Labour / Le Travail
Issue 85 (2020)

Reviews / Comptes rendus

Graham D. Taylor, Imperial Standard: Imperial Oil, Exxon, and the Canadian Oil Industry from 1880 (Calgary: University of Calgary Press 2019)

In Imperial Standard, Graham D. Taylor reconstructs the rich, transnational history of the Imperial Oil Company from 1880 to the present day. For most of its history, Imperial was the largest oil company in Canada and one of the most successful corporate entities in the country. Despite its incalculable significance for Canadian energy history, there is practically no scholarly work on the Imperial Oil Company; James Laxer and Ann Martin’s 1976 monograph assessing Imperial’s impact on the Canadian economy, and several books and articles published by the company are the rare exceptions. Perhaps not surprisingly, the large American oil companies and their histories have a significant body of literature. Taylor’s study thus fills a longstanding gap in the literature on Canadian oil history and is particularly welcome at this critical moment in the country’s energy trajectory.

Taylor is a business historian whose work focusses on the growth of multinational corporations during the late nineteenth and twentieth centuries. In Imperial Standard, Taylor makes his first book-length foray into the Canadian oil and gas industry, which he asserts was “arguably as important for the nation’s economic development in the twentieth century as was the Canadian Pacific Railway in the nineteenth century and the Hudson’s Bay Company in the years before Confederation.” (3) The central thesis of the book is that over the past 140 years the Canadian oil and gas industry played a foundational role in the social, political, and economic life of Canadians and, more specifically, that Imperial was a corporate leader in the unfolding of the age of oil both in Canada and around the world.

Imperial Standard consists of thirteen chapters of varying length, which are divided into three chronological parts: Part I (“Foundations,” 1860–1917) examines the early years of Imperial Oil and its takeover by Standard in 1898; Part ii (“Before Leduc,” 1917–1947) follows the expansion of Imperial operations across Canada and the world; Part iii (“After Leduc,” 1947–1980) focuses on the challenges faced by Imperial in the tumultuous post-war decades; the Epilogue contains three chapters that account for the company’s activities from 1980 up to the present day. The book ends with several appendices containing maps, diagrams, and statistical data. A prominent feature of this book is the depth of research and the extensive use of archival materials. Taylor has been researching this project for more than forty years, and during that time he has consulted the Imperial Oil records held at the Glenbow Archives in Calgary, Alberta, and the Standard/Exxon records held at the Dolph Briscoe Centre for American Studies at the University of Texas at Austin. In addition to corporate records, Taylor also makes extensive use of official histories and reports, company journals, trade literature, newspapers, and photographs. The author states that this is not an official history of Imperial, and that all of the records he consulted are freely available to the public.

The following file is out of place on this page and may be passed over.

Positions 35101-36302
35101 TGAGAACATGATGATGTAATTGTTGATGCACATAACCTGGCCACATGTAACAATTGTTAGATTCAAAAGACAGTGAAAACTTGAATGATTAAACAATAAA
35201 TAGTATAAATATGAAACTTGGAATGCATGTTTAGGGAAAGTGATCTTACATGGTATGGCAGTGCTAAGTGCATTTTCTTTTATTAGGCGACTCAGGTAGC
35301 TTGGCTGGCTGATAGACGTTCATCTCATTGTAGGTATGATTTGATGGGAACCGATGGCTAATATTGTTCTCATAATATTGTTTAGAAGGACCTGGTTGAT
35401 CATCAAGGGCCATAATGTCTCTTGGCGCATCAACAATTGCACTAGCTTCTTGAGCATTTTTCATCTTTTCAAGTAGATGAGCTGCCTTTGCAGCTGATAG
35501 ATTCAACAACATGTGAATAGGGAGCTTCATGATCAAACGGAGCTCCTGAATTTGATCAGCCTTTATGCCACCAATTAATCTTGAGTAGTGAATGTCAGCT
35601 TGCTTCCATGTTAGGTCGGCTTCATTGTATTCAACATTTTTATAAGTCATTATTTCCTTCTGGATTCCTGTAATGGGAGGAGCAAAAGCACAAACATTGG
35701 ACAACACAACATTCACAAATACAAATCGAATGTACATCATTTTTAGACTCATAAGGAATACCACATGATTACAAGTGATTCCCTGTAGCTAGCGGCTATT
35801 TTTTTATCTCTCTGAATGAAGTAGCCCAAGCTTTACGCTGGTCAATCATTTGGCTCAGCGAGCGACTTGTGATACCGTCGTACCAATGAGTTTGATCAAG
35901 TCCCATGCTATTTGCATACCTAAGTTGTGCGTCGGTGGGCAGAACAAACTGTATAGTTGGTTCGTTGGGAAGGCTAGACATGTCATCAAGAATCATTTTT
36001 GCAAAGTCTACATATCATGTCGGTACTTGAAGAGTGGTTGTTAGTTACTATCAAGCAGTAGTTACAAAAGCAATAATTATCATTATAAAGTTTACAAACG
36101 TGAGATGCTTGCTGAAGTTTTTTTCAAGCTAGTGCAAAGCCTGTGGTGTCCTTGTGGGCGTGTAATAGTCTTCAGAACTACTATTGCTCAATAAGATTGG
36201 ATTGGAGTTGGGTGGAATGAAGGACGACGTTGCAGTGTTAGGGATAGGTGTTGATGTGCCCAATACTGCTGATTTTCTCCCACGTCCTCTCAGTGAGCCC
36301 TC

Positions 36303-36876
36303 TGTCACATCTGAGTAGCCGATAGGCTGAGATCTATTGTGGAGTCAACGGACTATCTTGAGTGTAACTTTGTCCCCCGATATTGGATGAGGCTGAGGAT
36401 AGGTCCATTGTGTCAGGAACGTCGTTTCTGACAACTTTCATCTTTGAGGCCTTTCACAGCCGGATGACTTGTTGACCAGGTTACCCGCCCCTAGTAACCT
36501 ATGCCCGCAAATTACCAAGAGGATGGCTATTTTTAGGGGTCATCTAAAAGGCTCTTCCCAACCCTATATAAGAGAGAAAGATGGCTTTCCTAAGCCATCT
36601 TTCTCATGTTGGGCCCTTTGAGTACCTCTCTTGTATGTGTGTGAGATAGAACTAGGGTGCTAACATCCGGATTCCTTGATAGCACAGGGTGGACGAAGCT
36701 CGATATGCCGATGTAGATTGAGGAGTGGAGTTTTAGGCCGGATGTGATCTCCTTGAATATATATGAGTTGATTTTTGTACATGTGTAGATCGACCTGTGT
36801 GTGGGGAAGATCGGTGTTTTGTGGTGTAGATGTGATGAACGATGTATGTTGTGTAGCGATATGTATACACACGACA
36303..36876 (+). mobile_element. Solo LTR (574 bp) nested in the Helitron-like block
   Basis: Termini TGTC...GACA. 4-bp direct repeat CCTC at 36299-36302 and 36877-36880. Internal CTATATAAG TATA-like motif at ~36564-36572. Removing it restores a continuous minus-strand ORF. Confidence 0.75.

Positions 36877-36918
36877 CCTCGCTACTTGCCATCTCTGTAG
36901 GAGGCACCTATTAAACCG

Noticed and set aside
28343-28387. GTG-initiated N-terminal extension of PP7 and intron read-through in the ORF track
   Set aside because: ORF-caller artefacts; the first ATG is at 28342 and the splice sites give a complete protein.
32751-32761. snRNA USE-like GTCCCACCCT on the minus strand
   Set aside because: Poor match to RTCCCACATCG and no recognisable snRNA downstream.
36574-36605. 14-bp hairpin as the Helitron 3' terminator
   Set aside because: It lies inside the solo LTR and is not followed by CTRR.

Several aspects of this book stand out as noteworthy. Imperial Standard is an engaging business history that reconstructs Imperial’s boardroom decisions, traces its acquisitions and mergers, and narrates the rise and fall of the company’s economic and political fortunes across the oil-producing world, from Mexico and Peru to Iran and Russia. While primarily a study of Imperial, this book is also a history of its much larger American parent company, Standard Oil (later Esso and later still Exxon). As hinted in his title, Taylor historicizes both companies simultaneously by reconstructing their complicated, often fraught, yet nonetheless profitable relationship over the past 140 years. Employing this wide-angle approach enables Taylor to situate Imperial’s history in local, regional, national, continental, and global contexts, expertly weaving his narrative through all of these scales. The reader is brought on a fascinating journey across time and space, from nineteenth-century oilfields in Ontario to twenty-first century offshore drilling platforms in Newfoundland, and of course the vast oil resources of Alberta.